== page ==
One day I picked up a copy of Good Woodworking magazine in our magazine’s office mail. It had a UK postmark. And opening it was like being struck by lightning. For the most part, Good Woodworking was like the magazine I worked for. It was project-focused (Chopsticks! Build Something for Your Toast!) and was aimed at the not-Fine Woodworking crowd.
But inside that issue was a John Brown column that featured a chair so beautiful and hound-like that I thought it would bound off the page. I wolfed that column down. Then I scurried to our magazine’s “morgue,” where we kept back issues of all our competitors’ magazines. I read everything that had John Brown’s name on it.
That, I decided, was the chair I would build.
It took me six or seven years to build that chair. And it involved a trip to Cobden, Ontario, during an icy March. It was a trip north with a guy (John Hoffman) who would eventually help me found Lost Art Press. But despite the delay and challenges, I built that chair, and it changed the course of my woodworking.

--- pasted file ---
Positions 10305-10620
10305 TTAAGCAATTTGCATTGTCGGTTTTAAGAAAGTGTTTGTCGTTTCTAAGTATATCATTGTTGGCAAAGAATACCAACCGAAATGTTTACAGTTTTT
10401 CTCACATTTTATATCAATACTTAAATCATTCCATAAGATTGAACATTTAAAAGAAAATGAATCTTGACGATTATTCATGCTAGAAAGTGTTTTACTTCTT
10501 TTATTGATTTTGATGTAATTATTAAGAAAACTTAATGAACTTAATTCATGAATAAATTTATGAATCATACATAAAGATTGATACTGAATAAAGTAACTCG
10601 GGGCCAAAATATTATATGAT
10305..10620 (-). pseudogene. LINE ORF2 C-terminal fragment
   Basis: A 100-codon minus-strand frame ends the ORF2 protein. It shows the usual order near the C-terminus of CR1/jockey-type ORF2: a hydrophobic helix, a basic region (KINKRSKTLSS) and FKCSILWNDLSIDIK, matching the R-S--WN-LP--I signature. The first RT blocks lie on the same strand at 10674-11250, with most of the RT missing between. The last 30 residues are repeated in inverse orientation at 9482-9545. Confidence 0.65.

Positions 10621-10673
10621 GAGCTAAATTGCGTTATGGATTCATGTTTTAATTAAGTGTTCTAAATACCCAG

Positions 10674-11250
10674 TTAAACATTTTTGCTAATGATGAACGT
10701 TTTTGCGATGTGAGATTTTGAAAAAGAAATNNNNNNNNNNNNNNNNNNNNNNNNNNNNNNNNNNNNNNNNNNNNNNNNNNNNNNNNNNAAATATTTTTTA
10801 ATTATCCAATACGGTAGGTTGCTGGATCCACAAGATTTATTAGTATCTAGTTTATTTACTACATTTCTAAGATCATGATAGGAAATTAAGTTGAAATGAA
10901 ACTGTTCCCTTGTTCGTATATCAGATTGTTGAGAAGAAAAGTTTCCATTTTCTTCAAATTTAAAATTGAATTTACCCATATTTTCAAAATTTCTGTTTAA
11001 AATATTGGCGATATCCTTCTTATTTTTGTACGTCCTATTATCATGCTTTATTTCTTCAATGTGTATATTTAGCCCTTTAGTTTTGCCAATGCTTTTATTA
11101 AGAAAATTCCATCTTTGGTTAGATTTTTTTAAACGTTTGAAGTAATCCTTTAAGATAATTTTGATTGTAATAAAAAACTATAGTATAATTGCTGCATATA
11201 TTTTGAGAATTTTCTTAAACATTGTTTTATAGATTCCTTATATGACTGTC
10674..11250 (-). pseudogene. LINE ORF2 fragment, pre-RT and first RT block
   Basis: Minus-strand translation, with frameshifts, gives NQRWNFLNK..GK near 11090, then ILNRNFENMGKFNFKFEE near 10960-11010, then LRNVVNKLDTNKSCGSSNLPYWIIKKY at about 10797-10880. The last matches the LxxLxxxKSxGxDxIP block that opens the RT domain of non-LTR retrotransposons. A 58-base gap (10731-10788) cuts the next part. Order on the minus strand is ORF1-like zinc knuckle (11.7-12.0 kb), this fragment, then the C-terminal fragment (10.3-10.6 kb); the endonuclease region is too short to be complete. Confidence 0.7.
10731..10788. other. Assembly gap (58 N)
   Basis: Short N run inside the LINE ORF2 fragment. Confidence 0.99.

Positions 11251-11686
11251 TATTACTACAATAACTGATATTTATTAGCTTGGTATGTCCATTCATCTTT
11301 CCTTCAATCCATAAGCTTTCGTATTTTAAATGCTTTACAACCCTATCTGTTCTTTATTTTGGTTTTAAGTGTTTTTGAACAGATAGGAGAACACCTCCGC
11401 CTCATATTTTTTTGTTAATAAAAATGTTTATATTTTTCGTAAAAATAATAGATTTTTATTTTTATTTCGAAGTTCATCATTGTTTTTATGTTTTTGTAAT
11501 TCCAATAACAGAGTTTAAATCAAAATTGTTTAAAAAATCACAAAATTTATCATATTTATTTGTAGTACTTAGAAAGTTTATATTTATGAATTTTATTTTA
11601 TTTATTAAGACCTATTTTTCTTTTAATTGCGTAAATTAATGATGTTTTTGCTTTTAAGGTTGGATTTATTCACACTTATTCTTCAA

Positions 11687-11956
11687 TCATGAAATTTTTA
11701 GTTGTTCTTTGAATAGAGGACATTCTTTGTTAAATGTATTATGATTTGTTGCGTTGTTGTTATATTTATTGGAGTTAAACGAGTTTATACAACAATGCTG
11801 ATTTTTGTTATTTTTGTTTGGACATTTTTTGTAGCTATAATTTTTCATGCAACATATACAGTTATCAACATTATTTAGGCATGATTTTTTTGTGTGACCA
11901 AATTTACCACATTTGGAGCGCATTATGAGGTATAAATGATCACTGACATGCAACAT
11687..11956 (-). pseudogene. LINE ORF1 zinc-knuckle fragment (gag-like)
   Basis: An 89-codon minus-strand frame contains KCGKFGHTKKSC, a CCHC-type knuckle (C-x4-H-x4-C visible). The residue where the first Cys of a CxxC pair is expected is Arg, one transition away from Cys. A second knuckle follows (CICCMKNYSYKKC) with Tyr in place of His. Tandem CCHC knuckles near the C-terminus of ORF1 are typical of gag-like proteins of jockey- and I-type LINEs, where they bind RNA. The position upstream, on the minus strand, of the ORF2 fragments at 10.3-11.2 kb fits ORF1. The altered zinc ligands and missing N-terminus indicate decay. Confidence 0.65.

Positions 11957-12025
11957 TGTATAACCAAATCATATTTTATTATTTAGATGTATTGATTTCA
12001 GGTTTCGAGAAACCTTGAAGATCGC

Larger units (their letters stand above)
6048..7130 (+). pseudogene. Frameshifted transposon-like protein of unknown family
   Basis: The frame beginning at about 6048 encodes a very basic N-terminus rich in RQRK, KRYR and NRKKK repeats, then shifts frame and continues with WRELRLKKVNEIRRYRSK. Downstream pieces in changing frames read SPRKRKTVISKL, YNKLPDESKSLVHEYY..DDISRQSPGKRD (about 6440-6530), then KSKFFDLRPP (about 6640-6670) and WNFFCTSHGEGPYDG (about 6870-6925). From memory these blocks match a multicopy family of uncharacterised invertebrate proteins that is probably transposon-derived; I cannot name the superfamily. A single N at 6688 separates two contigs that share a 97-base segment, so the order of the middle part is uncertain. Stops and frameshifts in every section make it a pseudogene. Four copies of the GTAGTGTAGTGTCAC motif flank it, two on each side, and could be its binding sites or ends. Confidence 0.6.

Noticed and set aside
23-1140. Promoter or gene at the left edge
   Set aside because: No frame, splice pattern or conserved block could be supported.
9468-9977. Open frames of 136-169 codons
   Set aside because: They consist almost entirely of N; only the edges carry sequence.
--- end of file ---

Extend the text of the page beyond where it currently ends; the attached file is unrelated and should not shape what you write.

My Monthly Visitor
Good Woodworking was published monthly, which is an insane pace for a woodworking magazine. But I waited impatiently every month for it to arrive. I photocopied the John Brown articles (which I still have) and read them several times over.
My affection for Brown was three-fold. First, it was about the Welsh stick chair. He introduced me to the form that has guided my taste in chairs since 1996. Second, it was about hand tools. I’d been using hand tools almost exclusively since age 11, and it was shocking that someone else I admired did the same thing. I didn’t do it by choice (my parents wouldn’t let me use power tools), but thanks to Brown I decided that I was OK. And third was how he declared “I am an anarchist” in one of his columns. (In fact, his column was labeled “The Anarchist Woodworker” for a period of time.)